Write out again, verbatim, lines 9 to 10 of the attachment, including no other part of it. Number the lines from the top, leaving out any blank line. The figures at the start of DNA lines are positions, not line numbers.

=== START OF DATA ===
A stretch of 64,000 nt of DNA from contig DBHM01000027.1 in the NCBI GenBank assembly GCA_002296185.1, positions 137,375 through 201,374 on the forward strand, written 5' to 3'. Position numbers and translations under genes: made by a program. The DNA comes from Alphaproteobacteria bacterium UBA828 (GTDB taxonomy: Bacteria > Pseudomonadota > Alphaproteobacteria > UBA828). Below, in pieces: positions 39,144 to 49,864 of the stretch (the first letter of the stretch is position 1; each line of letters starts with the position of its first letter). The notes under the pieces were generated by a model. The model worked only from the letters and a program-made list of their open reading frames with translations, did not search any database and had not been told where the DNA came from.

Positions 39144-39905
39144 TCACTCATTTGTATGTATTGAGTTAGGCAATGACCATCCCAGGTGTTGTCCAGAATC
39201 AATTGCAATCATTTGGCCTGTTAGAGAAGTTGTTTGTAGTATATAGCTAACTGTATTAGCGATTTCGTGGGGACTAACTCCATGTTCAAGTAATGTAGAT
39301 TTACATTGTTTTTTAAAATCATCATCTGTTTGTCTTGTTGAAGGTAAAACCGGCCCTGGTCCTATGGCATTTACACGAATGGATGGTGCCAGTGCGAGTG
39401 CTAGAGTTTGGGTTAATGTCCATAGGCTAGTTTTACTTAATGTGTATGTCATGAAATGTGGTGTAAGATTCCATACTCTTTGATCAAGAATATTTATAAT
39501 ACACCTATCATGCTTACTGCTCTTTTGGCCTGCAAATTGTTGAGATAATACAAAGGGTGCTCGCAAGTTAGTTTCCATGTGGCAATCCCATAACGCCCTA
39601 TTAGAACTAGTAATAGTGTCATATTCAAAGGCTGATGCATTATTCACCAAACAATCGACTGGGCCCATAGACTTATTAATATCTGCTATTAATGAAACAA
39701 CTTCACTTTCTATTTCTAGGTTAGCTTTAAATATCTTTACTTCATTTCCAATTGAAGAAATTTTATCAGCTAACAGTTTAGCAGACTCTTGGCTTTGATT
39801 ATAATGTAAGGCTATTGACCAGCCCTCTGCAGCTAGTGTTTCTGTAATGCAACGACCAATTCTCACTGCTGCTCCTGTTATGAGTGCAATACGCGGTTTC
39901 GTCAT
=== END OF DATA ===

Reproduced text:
39701 CTTCACTTTCTATTTCTAGGTTAGCTTTAAATATCTTTACTTCATTTCCAATTGAAGAAATTTTATCAGCTAACAGTTTAGCAGACTCTTGGCTTTGATT
39801 ATAATGTAAGGCTATTGACCAGCCCTCTGCAGCTAGTGTTTCTGTAATGCAACGACCAATTCTCACTGCTGCTCCTGTTATGAGTGCAATACGCGGTTTC